Thanks for the tips. As you can see from my post, I was able to get some result. I think ISO 100 would be appropriate considering the light pollution coming off the back of my house and other houses in the area...

I am using the IR remote to start the exposure (it waits 3 seconds after button is pressed to begin) and then use the remote to stop the exposure.

---------- Post added 10-02-21 at 09:56 PM ----------

QuoteOriginally posted by seventhdr Quote
Plus remember that for a 45 minute exposure your camera needs to do another 45 minute exposure with the shutter closed to create a dark noise exposure to subtract from the first exposure to remove noise due to the heat generated by the sensor while the shutter was open for the first 45 minute exposure.
\
This may explain why in your second trial there was no resulting image as you had not allowed the camera to do the second exposure to then subtract the noise.

Regards

Chris
I wasn't aware that heat was generated by the sensor. With my method, just one push of remote to start then one push of the button to stop, isn't there just 1 exposure?
Regardless, does heat become an issue on the camera?

Last edited by Michael Piziak; 10-02-2021 at 09:48 PM.
10-02-2021, 09:57 PM - 1 Like   #10
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QuoteQuote:
Question: How long of an exposure can I take using this method?
With Bulb, depending on how you have your camera setup a)push to open, wait, push to close - as long as you want to wait. b) you can stack a long series of 30-second frames to get longer star trails. 3) Using an intervalometer you can set it up to take up to 24 hours 4) with a wired external shutter release, you can push to open the shutter, then lock it open until you are ready to close it.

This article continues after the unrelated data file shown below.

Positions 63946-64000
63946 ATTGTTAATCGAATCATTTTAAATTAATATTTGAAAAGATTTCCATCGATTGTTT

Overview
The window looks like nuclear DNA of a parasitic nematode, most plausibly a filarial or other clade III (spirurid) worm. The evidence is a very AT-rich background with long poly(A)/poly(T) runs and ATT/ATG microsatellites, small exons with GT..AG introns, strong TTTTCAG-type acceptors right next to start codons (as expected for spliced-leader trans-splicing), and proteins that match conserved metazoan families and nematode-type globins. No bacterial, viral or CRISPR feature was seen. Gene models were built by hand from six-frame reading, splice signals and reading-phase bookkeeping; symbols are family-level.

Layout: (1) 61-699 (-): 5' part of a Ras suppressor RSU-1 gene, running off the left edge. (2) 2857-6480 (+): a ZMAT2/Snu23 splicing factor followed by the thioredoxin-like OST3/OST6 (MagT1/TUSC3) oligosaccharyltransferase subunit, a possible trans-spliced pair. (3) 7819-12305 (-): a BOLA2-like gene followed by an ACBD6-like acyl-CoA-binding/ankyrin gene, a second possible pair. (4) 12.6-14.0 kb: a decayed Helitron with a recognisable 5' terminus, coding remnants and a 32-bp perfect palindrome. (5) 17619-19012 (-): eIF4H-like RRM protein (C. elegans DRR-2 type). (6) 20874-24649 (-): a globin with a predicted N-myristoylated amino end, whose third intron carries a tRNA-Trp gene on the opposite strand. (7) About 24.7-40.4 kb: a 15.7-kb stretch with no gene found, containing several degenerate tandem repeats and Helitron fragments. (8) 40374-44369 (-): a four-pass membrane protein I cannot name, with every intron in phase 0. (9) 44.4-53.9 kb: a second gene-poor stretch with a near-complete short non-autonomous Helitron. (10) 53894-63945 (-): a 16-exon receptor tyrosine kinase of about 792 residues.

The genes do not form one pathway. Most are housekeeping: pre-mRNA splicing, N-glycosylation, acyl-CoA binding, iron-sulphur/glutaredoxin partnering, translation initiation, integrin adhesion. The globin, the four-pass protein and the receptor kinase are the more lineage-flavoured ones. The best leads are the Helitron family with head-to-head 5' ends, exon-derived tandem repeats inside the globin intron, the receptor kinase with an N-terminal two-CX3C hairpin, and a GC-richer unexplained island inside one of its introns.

Here is the light pollution map for West Virginia - _________________

It's all experimentation based on your location. It is also a balance between how much light is in the sky and the light domes in the surrounding areas.

That was a good capture! I see that you are starting to get some fall colors back there....


Last edited by interested_observer; 10-02-2021 at 10:08 PM.
10-02-2021, 10:07 PM   #11
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QuoteOriginally posted by interested_observer Quote
With Bulb, depending on how you have your camera setup a)push to open, wait, push to close - as long as you want to wait. b) you can stack a long series of 30-second frames to get longer star trails. 3) Using an intervalometer you can set it up to take up to 24 hours 4) with a wired external shutter release, you can push to open the shutter, then lock it open until you are ready to close it.

Here is the light pollution map for West Virginia - _________________

It's all experimentation based on your location. It is also a balance between how much light is in the sky and the light domes in the surrounding areas.

Wow, that light pollution map is really *NEAT* ! The city I live close to ~18,000 people, and I definitely live in a light pollution area of the state, even though our state is a low population state in the eastern U.S.

I believe the Pentax k-s2 I'm using has built in intervalometer features. I think the k-s2 has quite a few astro-photography features for a mid level camera. It's also weather resistant, so that's good too for leaving the camera outside a while - never know when a few sprinkles are going to come down! But the manual lens isn't WR, so that could be an issue


I am actually really pleased and a little excited at the results I have achieved tonight - even though they are far far from optimal compared to the beautiful pics that people have taken of star trails. I realize I have way too much over exposed areas between my stars/planets. Again, I'm just glad to get some results, after a handful of failures trying to get what I got (in image 1). It is quite satisfying when you figure things out in photography....